Contact: Andrew Rush
Director, Media Services & Public Affairs
June 21, 2007
NEW YORK STATE BAR ASSOCIATION ENDORSES GOVERNOR SPITZER'S MERIT SELECTION PLAN
Calls for the Legislature to Act on Needed Reforms to the Judicial Selection Process
With the legislative session nearing conclusion, the New York State Bar Association today officially endorsed Governor Eliot Spitzer's proposed constitutional amendment to reform the judicial selection process in New York State and enact a merit selection system for selecting judges. In a letter sent to the legislature today, the association called for immediate action on this vitally important issue.
Speaking in support of the Governor's proposal, Bar Association President Kathryn Grant Madigan (Levene Gouldin & Thompson LLP) said, "Our Association has supported merit selection of judges for more than 30 years, and in our view, the measure put forth by Governor Spitzer represents true reform of a broken system. Merely patching up a dysfunctional convention process will continue to undermine judicial independence and erode public confidence in our system of justice. The Governor's Program Bill would ensure that competence, experience, temperament and integrity -- that is, merit -- rather than political loyalty, are the primary factors in choosing judges."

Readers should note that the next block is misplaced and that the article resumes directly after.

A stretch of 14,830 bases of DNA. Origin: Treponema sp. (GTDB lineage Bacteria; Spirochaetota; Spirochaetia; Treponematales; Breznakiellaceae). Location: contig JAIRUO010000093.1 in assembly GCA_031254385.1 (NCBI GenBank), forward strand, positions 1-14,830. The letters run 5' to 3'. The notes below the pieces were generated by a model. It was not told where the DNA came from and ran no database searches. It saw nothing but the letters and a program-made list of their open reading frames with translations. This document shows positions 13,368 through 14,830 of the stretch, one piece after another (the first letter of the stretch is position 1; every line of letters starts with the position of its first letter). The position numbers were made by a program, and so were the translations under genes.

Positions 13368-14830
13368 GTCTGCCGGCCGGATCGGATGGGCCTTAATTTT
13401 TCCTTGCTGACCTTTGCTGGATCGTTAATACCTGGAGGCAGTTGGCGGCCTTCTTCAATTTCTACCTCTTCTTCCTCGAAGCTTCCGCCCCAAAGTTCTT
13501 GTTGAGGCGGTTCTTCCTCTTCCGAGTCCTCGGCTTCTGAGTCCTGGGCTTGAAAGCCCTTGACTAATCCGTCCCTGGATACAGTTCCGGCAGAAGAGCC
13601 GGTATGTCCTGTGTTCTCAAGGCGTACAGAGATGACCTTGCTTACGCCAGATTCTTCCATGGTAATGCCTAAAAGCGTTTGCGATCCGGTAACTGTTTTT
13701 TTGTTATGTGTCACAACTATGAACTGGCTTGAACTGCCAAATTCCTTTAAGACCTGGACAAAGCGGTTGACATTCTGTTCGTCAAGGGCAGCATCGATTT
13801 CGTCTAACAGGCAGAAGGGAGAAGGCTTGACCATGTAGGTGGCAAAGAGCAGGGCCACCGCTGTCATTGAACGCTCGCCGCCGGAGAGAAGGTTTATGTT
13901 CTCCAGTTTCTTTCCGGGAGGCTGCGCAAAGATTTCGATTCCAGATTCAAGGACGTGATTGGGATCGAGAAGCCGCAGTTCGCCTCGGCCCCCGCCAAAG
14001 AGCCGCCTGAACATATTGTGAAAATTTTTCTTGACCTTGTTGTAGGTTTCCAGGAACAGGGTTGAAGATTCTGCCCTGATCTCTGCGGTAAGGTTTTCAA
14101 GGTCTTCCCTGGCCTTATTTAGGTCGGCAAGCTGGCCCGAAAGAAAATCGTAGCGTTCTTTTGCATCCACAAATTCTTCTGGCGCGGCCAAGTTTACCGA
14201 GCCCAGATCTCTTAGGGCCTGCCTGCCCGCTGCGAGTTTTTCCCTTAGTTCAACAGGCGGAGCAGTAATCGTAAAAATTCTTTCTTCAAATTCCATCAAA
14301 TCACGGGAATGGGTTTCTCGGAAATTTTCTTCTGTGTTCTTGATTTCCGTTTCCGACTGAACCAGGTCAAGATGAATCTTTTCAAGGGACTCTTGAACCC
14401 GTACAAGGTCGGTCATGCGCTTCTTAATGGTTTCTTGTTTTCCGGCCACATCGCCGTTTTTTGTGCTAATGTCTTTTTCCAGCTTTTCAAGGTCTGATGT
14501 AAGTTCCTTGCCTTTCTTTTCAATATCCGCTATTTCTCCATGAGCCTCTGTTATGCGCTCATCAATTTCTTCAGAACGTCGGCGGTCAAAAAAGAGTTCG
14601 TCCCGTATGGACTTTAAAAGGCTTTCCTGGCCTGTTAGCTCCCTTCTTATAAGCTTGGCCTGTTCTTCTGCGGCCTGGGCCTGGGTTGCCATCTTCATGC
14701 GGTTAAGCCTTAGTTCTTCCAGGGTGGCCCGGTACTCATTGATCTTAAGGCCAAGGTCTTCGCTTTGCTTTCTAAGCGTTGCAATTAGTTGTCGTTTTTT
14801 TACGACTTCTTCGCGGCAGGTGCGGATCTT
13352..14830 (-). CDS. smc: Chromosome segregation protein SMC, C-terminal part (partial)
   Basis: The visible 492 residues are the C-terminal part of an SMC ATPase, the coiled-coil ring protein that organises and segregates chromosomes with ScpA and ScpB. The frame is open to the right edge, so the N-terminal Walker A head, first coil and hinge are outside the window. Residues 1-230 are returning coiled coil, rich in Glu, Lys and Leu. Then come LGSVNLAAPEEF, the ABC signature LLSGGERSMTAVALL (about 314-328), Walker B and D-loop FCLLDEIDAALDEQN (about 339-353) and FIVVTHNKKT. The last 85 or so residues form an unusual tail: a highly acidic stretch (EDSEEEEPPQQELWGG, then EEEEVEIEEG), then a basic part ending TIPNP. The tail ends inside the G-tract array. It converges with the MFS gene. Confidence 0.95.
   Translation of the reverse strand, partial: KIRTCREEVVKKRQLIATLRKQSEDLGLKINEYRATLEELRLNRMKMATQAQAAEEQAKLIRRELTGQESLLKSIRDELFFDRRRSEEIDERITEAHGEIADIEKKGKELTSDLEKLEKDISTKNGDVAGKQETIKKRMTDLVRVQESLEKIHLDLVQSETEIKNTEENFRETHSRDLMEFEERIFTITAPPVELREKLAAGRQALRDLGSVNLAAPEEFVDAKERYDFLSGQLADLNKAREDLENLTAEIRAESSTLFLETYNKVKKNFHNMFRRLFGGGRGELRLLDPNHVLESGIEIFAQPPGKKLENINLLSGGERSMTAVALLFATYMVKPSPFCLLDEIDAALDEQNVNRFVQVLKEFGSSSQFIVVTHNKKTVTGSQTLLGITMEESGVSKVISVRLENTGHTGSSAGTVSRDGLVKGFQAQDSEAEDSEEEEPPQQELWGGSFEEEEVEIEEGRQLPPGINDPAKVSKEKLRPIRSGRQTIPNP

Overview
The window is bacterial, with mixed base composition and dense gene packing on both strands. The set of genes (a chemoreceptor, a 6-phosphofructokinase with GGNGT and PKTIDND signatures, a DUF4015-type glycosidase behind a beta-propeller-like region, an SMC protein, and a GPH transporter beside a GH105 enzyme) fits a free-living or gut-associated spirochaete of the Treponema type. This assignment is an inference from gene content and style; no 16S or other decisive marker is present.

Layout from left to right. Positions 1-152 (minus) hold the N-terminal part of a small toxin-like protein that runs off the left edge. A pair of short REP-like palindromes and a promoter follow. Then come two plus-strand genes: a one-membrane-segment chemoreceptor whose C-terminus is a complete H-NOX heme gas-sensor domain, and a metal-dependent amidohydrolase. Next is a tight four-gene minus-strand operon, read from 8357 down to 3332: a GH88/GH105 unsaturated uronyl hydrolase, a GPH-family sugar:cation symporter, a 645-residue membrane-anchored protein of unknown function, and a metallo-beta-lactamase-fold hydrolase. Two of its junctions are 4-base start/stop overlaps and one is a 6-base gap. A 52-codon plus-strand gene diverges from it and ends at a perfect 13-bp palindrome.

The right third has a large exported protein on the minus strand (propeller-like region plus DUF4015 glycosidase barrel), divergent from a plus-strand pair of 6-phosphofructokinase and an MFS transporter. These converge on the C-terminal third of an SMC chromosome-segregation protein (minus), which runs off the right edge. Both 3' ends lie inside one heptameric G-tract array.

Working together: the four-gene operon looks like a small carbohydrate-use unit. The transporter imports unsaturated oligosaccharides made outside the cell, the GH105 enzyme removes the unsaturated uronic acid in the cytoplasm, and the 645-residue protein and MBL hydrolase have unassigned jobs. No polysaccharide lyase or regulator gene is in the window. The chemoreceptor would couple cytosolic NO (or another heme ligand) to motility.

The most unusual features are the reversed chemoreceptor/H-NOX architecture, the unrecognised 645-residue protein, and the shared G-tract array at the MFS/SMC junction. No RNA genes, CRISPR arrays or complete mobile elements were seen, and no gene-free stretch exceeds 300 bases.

Madigan concluded, "We applaud Governor Spitzer for putting forward a constitutional amendment to implement merit selection of judges and we urge the Legislature to approve the Governor's proposal. New York has an historic opportunity to implement true reform, now is the time to seize it."
A copy of the New York State Bar Association's letter to the legislature is attached, or can be viewed on the association's web site, www.nysba.org.
The 72,000 member New York State Bar Association is the official statewide organization of lawyers in New York and the largest voluntary state bar association in the nation. Founded in 1876, NYSBA programs and activities have continuously served the public and improved the justice system for more than 130 years.